Clean Water Act Accomplishments in Connecticut

photos of heron, boat on water, glass of water         

1967 - 1977
1978 -1987
1988 - 1997
1999 - 2008
2009 - 2017


“This Public Act ushers in a new era in the treatment of our water resources.  It embodies the concept that no one, whether individual, industry or community has the right or privilege to render our water resources unusable by pollution.”

     ~John Dempsey, Governor of Connecticut, 1967

Connecticut has a proud and lengthy history as a national leader in water quality management.  Rivers once seriously polluted, are now used for many recreational pursuits. Though we have cleaned up most of our worst problems, we have major issues yet to be fully addressed, such as:

  • hypoxia (low dissolved oxygen) in Long Island Sound 
  • combined sewer overflows
  • groundwater contamination
  • nutrient pollution
  • stormwater impacts
  • legacy toxic pollution projects
  • emerging contaminants of concern


Legislative interest in water pollution actually began in 1887 when the Connecticut General Assembly authorized the formation of a sewer study commission to investigate the subject of sewage disposal. The commission report, Sewage Disposal in Connecticut, completed in 1889, recommended the State seek to stop further pollution. Similar legislative study commissions were created in 1913 for the investigation of factory wastes and, again, in 1921 to investigate solutions to eliminate pollution. Finally, in 1925 laws were enacted to create a State Water Commission. The Commission's modest resources and lack of direct regulatory authority greatly limited its effectiveness.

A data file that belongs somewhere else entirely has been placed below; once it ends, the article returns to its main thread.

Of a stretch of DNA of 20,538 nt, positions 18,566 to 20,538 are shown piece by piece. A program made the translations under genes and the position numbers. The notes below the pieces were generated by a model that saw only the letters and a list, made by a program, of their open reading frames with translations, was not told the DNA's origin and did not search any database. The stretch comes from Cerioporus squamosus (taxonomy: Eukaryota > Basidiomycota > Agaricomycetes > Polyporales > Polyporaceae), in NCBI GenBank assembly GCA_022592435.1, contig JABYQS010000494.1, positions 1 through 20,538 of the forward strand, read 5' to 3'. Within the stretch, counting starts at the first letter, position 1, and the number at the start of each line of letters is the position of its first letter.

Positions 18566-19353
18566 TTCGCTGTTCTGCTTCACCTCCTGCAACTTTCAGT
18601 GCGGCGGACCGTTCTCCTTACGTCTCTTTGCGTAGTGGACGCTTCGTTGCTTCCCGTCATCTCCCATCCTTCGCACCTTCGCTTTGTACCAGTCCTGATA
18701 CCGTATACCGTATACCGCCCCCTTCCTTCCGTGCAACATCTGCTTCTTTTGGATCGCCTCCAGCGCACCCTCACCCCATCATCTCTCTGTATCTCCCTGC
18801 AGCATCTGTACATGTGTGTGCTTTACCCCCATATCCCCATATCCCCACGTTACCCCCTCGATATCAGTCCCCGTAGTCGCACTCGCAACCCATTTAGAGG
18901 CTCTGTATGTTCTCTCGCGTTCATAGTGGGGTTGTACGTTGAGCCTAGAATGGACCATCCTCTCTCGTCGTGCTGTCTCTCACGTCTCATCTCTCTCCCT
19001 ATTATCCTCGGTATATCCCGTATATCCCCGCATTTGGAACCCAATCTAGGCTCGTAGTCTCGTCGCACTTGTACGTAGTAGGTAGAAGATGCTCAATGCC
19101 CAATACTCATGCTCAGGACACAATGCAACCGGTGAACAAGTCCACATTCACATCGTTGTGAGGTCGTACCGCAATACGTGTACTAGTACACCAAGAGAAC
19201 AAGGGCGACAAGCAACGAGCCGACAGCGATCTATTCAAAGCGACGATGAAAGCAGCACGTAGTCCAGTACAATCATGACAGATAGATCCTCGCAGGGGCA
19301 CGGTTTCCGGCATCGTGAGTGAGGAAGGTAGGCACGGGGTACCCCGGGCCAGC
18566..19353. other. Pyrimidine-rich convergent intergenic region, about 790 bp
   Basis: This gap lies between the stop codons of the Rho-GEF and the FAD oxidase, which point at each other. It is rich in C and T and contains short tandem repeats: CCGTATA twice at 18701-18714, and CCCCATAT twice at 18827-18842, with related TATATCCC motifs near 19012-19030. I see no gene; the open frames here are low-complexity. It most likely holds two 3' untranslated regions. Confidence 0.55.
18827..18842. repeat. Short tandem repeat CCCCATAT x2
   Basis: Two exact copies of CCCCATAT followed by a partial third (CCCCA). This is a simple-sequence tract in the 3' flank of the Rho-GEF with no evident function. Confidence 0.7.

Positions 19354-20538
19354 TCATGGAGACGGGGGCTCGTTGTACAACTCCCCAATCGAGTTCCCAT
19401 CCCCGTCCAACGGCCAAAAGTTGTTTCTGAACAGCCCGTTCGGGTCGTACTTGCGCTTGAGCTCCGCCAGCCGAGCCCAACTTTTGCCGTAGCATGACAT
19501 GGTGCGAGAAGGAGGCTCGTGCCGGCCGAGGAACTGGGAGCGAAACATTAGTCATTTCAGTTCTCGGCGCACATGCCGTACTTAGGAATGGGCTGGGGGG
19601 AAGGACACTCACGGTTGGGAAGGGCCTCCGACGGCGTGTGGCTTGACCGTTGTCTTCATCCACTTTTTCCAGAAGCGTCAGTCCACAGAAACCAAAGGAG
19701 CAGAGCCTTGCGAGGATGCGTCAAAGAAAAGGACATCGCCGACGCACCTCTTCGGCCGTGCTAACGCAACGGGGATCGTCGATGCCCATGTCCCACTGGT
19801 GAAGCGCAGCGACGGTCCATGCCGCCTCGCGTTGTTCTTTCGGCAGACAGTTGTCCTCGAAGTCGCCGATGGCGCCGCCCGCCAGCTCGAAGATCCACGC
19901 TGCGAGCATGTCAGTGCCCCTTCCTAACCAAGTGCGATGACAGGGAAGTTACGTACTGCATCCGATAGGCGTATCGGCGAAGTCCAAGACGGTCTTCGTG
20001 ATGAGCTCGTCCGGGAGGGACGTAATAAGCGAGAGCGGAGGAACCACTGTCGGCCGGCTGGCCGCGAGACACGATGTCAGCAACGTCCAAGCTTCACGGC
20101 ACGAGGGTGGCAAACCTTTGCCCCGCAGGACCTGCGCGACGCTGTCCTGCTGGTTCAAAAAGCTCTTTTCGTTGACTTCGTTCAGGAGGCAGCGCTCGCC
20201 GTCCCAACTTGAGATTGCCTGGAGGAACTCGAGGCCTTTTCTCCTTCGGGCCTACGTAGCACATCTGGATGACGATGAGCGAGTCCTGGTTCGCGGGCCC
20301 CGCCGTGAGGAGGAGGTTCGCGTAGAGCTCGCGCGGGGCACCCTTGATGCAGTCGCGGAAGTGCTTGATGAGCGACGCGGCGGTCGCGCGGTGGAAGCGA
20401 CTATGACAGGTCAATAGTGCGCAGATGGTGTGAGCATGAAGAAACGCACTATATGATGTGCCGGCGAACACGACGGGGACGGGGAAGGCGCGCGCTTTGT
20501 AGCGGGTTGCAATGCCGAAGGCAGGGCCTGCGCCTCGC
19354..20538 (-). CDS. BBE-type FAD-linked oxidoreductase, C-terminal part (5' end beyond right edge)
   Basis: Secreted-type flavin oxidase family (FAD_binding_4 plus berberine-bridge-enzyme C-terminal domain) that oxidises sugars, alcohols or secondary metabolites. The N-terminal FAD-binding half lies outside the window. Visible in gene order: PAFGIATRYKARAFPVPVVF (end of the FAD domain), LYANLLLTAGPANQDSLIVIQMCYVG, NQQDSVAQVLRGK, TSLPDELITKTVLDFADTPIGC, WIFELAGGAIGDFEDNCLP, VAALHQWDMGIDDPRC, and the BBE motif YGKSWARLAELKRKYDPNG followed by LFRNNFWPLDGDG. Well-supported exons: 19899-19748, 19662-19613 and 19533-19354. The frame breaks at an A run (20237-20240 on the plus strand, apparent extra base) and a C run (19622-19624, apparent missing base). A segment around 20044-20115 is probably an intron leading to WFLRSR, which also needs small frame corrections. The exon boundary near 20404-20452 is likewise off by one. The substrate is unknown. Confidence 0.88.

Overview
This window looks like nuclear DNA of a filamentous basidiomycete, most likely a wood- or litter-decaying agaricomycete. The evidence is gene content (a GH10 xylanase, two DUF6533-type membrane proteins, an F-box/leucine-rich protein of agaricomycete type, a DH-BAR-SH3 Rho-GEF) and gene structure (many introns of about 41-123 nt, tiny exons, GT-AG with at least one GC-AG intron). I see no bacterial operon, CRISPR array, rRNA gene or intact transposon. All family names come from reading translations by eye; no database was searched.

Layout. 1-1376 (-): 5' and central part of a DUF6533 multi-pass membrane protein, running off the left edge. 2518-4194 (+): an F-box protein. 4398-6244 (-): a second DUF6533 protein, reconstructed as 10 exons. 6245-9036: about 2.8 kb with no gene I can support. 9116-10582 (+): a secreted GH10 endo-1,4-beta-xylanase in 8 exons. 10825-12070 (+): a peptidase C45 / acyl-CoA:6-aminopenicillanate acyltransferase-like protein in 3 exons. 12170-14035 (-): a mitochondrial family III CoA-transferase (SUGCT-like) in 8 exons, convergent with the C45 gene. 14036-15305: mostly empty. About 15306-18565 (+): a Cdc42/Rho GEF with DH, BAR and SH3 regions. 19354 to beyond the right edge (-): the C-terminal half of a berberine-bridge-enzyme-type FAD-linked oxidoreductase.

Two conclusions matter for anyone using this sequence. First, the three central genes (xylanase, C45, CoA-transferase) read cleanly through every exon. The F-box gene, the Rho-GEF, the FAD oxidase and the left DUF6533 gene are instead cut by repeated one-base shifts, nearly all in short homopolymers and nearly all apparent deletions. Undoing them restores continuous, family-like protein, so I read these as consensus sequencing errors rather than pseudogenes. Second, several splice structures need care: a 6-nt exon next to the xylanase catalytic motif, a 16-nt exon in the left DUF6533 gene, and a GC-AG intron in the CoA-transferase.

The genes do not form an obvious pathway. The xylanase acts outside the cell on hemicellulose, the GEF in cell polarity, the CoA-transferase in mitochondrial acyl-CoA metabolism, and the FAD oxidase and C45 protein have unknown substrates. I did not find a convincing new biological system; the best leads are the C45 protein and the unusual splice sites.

By the mid 1960's, water quality conditions were so poor that public outcry and governmental interest increased, starting the process for major change. In 1965, Governor Dempsey appointed a Clean Water Task Force to investigate the the condition of rivers and harbors in Connecticut.  In 1966, The Task Force developed an action program, Clean Water for Connecticut.  In 1967 Connecticut’s Clean Water Bill was signed into law, inaugurating the state’s modern water pollution control program. And in 1970, the Connecticut Water Quality Standards were first approved by the federal government.  By the time the Department of Environmental Protection was created, in 1971, Congress had begun writing the federal legislation for the first national Clean Water Act – using Connecticut’s Clean Water Act as a guide.